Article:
Lump on eyelid. Is it an Eye Stye, a Chalazion or a Hordeolum?
A stye is a common eyelid problem, also known as an external hordeolum. It is often described as painful, red, pimple-like swelling or eyelid lump.
Stye development is often caused by an infection of the oil glands around the bottom of the eyelashes and can happen fast and unpredictably.
The most common treatment for a stye is the application of a warm compress and eyelid cleansing.
The warm compress can be used as often as possible. The warmth helps loosen and drain the infection more naturally, reducing the inflammation and thus relieving the symptoms. It is also soothing and can help heal after the stye drains.
On average, a stye should resolve and drains between 2 to 6 days after the warm compress application.
A stye can become chronic and develop into Chalazion or internal Hordeolum (the infection is at the meibomian glands of the eyelids). Contact your eye doctor if the stye persists. Your eye doctor might prescribe antibiotics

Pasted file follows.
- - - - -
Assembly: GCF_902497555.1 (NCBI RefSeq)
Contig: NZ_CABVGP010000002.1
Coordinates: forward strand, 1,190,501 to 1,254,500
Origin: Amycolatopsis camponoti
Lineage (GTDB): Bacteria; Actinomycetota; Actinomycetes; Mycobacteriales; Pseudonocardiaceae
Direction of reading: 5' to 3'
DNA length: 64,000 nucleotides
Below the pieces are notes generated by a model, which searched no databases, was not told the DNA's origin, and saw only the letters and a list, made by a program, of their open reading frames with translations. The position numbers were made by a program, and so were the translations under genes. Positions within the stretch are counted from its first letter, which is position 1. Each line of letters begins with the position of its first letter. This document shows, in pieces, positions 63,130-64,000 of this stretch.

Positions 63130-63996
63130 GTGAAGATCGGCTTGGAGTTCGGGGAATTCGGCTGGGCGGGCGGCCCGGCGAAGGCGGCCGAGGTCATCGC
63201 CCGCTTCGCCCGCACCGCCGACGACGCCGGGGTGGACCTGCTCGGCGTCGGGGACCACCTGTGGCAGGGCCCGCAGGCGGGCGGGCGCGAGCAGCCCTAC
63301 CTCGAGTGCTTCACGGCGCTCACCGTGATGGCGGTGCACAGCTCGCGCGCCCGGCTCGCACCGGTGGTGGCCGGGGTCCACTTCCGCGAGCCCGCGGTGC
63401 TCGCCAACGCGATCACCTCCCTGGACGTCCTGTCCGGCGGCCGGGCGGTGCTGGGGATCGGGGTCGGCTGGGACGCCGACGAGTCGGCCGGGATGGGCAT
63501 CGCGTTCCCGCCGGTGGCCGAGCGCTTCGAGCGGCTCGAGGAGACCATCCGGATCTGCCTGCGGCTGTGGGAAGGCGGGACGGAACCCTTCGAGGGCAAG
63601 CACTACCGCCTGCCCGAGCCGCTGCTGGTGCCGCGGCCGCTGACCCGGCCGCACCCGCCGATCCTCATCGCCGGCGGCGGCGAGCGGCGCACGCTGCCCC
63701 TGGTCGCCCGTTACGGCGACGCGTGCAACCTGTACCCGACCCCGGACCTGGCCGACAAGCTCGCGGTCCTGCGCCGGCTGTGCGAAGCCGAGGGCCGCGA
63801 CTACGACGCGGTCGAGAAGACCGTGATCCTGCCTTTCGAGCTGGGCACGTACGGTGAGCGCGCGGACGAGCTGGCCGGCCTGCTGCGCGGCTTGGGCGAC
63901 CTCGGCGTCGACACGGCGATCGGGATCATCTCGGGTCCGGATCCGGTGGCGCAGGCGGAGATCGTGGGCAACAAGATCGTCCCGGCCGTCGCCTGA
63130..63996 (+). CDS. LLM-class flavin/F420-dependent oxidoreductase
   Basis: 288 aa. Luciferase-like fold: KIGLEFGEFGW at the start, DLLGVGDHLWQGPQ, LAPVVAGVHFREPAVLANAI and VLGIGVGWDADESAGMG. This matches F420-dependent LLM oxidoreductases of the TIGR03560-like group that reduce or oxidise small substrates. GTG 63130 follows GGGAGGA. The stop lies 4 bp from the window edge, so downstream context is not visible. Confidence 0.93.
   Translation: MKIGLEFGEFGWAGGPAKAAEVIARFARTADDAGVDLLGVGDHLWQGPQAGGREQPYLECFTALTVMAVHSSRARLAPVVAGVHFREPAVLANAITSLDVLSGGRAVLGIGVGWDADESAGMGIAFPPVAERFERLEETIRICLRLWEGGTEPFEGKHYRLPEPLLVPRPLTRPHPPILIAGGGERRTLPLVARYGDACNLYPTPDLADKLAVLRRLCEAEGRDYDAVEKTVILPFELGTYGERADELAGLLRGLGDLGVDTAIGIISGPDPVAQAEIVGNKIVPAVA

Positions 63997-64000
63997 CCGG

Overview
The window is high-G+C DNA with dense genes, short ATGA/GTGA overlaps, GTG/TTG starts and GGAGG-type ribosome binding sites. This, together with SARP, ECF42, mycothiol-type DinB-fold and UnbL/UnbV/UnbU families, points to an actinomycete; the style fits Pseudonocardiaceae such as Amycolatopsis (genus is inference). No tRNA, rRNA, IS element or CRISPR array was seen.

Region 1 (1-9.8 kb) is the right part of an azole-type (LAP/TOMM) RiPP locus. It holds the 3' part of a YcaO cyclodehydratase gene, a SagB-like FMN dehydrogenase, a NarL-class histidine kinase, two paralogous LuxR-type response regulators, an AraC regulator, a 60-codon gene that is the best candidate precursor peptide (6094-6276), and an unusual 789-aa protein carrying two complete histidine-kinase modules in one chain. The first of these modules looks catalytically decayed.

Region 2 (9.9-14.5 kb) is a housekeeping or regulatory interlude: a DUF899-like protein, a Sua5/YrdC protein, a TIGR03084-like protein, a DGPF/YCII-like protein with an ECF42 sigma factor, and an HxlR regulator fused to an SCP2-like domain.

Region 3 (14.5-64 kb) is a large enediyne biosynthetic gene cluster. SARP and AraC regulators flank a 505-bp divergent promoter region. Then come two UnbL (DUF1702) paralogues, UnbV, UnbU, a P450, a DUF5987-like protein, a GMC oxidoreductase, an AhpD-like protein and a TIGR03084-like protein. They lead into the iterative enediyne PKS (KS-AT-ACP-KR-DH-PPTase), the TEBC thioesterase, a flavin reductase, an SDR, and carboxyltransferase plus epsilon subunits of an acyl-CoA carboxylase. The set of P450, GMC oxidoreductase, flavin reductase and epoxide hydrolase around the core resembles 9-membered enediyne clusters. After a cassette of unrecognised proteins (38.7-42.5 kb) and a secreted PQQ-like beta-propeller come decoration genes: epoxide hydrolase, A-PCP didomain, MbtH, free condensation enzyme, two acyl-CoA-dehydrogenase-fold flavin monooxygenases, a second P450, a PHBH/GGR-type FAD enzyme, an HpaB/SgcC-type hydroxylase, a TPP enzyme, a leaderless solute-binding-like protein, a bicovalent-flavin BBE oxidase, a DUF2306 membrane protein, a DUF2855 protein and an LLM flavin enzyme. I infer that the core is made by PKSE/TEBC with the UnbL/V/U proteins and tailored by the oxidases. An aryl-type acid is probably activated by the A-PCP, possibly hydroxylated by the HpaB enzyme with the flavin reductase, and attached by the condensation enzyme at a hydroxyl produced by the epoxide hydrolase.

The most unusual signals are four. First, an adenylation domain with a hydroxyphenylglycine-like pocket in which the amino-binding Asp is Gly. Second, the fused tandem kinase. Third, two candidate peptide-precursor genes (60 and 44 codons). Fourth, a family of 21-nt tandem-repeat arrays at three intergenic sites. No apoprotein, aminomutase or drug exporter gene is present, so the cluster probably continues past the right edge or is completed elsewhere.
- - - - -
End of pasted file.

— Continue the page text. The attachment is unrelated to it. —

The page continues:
It is not advisable to squeeze or push the stye to rupture or drain it. The infection can spread to bigger areas.
A chalazion is a red, swelling, boil-like lump inside of the eyelid caused by an infected meibomian oil gland.
A chalazion can also start from a stye that spreads deeper.
In the first couple of days, there might be visible redness and an inflamed area on then it can turn into a lump in a few days. Can be tender if it gets bigger.
How to treat them?
Treating a stye or a hordeolum early with a warm compress for about 10-15 minutes 2 to 6 times a day can prevent it from getting worse.
- The warm compresses can increase swelling at first
- Do not pop the stye.
- With constant heat, the infection often comes to the surface and drains on its own.
Reach out to your doctor if:
- If the stye doesn't show any signs of improvement after two days after using a warm compress
- If the redness and swelling speed to the other area
- If you develop chill or fever
- if you have swollen lymph nodes around your ears
sometimes your doctor will prescribe topical antibiotics such as eye drops or eye ointment, In rare cases, your eye doctor might need to perform an incision and drainage.
Watch Youtube Video here:
Styes and chalazia (inflammation of the eyelid): Overview InformedHealth.org [Internet]. Cologne, Germany: Institute for Quality and Efficiency in Health Care (IQWiG); 2006-. Styes and chalazia (inflammation of the eyelid): Overview. 2019 Dec 5. Available from: https://www.ncbi.nlm.nih.gov/books/NBK557372/
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